A ball screw is a mechanical device for translating rotational motion to linear motion. A threaded shaft provides a spiral raceway for ball bearings which act as a precision screw. As well as being able to apply or withstand high thrust loads they can do so with minimum internal friction. They are made to close tolerances and are therefore suitable for use in situations in which high precision is necessary. The ball assembly acts as the nut while the threaded shaft is the screw.
These items, in contrast to conventional leadscrews, tend to be rather bulky, due to the need to have a mechanism to re-circulate the balls.
To maintain their inherent accuracy and ensure long life, great care is needed to avoid contamination with dirt and abrasive particles. This may be achieved by using rubber or leather bellows to completely or partially enclose the working surfaces. Another solution is to use a positive pressure of filtered air when they are used in a semi-sealed or open enclosure.
While reducing friction, ball screws can operate with some preload, effectively eliminating backlash (slop) between input (rotation) and output (linear motion). This feature is essential when they are used in computer-controlled motion-control systems, e.g. CNC machine tools and high precision motion applications (eg wire bonding).
Due to their low internal friction, ball screws can be back-driven (depending upon their lead angle). They are usually undesirable for hand-fed machine tools, as the stiffness of a servo motor is required to keep the cutter from grabbing the work and self feeding, that is, where the cutter and workpiece exceed the optimum feedrate and effectively jam or crash together, ruining the cutter and workpiece. Cost is also a major factor as Acme screws are cheaper to manufacture.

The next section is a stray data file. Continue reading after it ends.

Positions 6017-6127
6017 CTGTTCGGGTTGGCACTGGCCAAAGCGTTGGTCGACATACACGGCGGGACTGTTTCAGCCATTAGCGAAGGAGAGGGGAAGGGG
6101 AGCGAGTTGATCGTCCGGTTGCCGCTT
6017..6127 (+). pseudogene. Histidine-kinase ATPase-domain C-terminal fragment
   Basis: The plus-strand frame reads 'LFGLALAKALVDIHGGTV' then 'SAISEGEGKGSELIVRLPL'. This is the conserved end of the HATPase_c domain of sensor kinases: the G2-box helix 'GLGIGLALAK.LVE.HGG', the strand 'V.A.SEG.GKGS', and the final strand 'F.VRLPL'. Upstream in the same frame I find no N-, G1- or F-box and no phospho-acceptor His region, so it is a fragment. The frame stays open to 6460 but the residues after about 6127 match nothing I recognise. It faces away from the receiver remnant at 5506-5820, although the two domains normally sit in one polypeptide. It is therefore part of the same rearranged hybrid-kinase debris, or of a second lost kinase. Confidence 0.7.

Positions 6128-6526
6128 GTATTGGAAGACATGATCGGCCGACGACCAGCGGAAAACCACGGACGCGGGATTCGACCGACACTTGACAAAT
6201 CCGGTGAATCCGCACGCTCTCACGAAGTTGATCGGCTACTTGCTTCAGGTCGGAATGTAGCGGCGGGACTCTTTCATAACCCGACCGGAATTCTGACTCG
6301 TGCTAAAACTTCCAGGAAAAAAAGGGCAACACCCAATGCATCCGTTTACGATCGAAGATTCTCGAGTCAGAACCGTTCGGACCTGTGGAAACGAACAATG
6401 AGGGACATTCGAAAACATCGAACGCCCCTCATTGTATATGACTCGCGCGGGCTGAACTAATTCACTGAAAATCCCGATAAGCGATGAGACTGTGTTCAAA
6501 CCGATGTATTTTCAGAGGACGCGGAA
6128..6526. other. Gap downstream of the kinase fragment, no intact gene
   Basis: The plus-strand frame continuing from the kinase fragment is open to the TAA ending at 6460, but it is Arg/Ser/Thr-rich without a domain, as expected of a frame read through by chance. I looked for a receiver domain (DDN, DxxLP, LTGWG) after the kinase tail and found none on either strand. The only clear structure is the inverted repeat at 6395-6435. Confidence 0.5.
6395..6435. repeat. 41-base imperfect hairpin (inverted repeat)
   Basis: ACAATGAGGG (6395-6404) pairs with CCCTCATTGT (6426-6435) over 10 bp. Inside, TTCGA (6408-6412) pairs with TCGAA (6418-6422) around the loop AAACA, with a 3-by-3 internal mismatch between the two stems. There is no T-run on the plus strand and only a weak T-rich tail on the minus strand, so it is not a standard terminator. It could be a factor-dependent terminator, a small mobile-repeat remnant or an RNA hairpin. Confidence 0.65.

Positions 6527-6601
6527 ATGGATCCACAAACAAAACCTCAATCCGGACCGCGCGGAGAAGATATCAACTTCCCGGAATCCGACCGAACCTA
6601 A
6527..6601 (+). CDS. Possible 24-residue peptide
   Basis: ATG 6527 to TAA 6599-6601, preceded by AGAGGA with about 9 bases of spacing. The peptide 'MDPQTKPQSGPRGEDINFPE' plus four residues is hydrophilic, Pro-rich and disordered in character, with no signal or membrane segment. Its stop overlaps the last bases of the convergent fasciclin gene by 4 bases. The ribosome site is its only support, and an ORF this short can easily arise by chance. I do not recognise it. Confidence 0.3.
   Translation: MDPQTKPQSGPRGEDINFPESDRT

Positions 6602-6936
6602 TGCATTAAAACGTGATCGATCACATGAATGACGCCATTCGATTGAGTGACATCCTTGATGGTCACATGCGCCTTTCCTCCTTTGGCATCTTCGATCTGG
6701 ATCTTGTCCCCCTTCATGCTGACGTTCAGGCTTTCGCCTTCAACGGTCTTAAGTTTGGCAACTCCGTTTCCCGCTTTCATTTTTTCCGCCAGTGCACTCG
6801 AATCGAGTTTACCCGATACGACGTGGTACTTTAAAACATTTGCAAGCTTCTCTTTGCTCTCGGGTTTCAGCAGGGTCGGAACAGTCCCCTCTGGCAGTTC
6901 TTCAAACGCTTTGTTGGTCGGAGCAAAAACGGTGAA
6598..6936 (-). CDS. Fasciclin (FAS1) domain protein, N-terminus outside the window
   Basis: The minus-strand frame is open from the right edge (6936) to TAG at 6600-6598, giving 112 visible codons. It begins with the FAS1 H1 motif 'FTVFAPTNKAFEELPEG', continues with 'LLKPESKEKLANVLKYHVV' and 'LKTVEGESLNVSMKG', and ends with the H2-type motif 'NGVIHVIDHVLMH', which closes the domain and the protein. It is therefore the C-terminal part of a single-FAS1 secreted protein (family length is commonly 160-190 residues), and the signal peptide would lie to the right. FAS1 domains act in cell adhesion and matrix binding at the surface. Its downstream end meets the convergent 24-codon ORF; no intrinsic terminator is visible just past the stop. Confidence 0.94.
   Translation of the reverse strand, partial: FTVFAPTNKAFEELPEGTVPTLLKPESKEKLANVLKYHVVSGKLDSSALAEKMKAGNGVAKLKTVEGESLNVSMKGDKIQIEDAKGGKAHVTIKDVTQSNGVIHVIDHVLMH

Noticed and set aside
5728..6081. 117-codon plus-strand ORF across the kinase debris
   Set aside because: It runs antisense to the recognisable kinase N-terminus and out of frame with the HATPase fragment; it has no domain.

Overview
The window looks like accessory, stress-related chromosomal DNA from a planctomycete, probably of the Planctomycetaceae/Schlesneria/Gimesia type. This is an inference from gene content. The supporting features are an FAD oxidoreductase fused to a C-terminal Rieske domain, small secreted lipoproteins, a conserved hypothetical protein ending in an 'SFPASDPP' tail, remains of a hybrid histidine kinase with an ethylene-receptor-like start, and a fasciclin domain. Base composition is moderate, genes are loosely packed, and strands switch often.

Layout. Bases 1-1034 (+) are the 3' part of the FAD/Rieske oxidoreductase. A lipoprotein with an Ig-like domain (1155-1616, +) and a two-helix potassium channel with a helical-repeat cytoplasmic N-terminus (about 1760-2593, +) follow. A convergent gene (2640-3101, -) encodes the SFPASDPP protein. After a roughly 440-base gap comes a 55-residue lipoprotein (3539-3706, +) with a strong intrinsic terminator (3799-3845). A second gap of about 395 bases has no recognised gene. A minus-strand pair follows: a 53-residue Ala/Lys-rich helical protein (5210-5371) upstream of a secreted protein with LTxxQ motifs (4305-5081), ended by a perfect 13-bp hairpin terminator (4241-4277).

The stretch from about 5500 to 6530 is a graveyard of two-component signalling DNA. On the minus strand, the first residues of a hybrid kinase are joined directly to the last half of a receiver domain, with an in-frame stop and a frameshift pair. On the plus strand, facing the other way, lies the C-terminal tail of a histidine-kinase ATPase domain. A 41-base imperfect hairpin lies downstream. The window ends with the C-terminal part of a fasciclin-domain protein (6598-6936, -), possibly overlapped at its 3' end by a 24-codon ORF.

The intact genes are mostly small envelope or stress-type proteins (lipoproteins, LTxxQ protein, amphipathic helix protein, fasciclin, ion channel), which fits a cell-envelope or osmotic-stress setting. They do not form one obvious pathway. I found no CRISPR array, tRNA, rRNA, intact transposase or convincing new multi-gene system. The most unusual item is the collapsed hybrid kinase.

Low friction in ball screws yields high mechanical efficiency compared to alternatives. A typical ball screw may be 90 percent efficient, versus 50 percent efficiency of an Acme lead screw of equal size. The higher cost of ball screws may thus be offset by lower power requirements for the same net performance.
Ball screw shafts may be fabricated by rolling, yielding a less precise, but inexpensive and mechanically efficient product. Rolled ball screws have a positional precision of several thousandths of an inch per foot. High-precision types are ground, and are typically precise to one thousandth of an inch per foot or better.